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Bleeding Heart, Dicentra spectabilis, another Fortune introduction

Fortune, although rude and unsmiling, was also brave and on numerous occasions had to fend off thieves and pirates.  Confined to his cabin, ill with a fever, his boat was abandoned and he was left to face his forty attackers singlehandedly.  Firing into their midst he survived both the attack and the fever and continued to Shanghai.  There he discovered the ‘Japanese’ Anemone, Anemone japonica, growing in great profusion on disturbed graves.  Now popular in the autumn border, anyone who has tried to eradicate it knows that the brittle root breaks to regrow in even larger numbers.  The graveyard story gave us ample warning of this.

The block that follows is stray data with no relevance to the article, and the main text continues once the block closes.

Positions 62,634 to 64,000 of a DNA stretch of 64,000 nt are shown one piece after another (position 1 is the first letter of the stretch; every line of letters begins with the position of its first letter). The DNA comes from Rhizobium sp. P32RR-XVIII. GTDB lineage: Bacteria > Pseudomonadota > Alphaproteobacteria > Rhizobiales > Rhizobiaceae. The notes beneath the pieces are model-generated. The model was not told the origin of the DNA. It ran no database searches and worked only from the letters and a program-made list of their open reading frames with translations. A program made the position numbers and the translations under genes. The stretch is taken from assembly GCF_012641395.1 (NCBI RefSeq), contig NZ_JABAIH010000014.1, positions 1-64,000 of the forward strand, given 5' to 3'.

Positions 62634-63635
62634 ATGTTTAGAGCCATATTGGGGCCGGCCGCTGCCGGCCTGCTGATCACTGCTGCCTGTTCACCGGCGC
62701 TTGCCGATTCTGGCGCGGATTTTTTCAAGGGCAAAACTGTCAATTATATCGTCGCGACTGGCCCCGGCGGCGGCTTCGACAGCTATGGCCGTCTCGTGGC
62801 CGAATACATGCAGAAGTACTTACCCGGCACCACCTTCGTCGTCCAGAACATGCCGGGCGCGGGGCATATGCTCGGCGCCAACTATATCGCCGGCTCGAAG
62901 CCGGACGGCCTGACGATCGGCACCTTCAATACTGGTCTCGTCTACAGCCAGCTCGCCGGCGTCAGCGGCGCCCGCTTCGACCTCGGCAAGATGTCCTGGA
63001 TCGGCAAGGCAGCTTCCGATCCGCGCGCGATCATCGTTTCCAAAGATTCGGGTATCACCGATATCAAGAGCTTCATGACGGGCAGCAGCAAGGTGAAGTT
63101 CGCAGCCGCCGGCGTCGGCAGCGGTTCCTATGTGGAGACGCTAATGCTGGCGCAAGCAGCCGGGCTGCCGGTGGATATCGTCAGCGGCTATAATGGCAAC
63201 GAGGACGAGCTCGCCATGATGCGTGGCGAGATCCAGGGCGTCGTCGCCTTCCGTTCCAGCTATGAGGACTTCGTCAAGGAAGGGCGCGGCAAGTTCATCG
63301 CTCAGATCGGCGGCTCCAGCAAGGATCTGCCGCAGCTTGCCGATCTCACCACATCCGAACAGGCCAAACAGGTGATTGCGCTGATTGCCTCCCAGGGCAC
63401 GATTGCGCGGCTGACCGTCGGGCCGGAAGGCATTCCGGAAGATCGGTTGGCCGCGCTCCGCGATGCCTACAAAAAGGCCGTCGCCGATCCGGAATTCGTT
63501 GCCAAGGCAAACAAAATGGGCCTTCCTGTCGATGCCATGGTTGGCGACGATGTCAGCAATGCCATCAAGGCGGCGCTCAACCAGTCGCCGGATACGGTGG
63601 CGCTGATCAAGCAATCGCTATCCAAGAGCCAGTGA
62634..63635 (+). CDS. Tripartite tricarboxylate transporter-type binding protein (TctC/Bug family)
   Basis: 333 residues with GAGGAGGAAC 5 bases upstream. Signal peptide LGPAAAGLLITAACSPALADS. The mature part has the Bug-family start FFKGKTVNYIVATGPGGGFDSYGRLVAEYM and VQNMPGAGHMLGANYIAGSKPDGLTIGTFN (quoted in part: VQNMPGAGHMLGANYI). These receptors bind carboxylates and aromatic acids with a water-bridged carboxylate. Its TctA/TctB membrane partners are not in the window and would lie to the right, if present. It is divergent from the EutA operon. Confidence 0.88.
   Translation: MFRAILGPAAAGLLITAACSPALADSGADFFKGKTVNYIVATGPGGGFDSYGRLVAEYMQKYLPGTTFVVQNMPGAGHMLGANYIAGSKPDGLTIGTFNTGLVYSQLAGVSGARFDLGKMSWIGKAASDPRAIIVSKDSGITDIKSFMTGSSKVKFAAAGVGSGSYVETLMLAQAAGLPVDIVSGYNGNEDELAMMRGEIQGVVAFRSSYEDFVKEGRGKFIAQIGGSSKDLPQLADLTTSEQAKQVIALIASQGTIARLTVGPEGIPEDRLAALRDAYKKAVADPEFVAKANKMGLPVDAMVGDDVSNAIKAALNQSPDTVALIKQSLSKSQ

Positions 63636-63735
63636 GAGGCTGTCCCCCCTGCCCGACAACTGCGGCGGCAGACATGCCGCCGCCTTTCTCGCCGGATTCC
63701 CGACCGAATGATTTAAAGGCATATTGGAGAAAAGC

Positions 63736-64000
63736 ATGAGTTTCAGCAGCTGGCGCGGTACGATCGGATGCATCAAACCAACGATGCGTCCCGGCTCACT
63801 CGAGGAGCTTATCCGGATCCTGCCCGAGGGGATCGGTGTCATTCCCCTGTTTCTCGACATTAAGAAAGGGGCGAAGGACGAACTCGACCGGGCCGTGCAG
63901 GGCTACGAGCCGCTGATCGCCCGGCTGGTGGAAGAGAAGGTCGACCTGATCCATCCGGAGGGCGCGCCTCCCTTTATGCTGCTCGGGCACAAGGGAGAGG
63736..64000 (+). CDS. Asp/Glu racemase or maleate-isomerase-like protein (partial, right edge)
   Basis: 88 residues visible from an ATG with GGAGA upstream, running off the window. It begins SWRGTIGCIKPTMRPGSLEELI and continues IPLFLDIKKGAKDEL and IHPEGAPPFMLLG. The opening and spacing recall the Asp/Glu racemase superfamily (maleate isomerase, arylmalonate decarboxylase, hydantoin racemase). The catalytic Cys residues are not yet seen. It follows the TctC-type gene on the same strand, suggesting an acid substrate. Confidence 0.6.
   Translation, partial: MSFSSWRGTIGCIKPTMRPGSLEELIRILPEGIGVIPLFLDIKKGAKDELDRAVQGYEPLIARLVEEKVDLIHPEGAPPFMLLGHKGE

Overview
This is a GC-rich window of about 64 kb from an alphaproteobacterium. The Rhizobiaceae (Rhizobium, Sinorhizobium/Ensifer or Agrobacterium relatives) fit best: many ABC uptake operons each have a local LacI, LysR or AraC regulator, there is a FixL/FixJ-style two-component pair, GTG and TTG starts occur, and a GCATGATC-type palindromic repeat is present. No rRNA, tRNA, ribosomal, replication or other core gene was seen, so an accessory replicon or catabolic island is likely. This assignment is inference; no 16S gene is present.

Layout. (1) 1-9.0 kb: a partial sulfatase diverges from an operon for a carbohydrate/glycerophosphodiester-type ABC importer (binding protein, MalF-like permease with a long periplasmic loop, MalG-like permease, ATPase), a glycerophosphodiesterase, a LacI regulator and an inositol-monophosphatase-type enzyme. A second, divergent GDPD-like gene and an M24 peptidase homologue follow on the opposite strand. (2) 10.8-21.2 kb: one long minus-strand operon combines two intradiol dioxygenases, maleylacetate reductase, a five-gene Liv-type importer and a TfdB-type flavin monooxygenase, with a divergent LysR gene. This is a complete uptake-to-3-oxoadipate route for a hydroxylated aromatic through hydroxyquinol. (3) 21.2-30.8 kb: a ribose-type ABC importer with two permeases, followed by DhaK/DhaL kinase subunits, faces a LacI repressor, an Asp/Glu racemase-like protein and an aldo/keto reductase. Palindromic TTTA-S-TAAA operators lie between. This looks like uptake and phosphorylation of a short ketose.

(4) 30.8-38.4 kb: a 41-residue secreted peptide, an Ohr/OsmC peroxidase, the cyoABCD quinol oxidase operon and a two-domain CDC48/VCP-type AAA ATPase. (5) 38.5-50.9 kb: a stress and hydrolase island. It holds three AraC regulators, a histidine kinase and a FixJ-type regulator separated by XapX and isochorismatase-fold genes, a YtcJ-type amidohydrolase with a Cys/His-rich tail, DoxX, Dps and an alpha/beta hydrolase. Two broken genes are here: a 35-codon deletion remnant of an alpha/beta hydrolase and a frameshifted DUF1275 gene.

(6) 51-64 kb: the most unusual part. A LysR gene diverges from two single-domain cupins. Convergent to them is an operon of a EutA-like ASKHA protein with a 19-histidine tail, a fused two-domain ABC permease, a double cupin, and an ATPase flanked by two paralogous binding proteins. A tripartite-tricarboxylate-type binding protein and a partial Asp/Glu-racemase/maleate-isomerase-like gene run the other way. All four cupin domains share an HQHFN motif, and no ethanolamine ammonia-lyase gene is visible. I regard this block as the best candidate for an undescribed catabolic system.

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Japanese Anemone

It is for tea that Robert Fortune really deserves greater recognition.  The gardens of the tea plant, Camellia sinensis, were closely guarded by the Chinese.  On a further expedition to China and disguised as a peasant, complete with shaved head and pigtail, he succeeded in sending over 100,000 seeds and seedlings to the East India Company.  It was the foundation of an industry that would create great wealth for both individuals and Britain and reinforced the British belief in Empire.

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Apart from the ‘tea’ camellia, Robert Fortune also introduced a number of ornamental varieties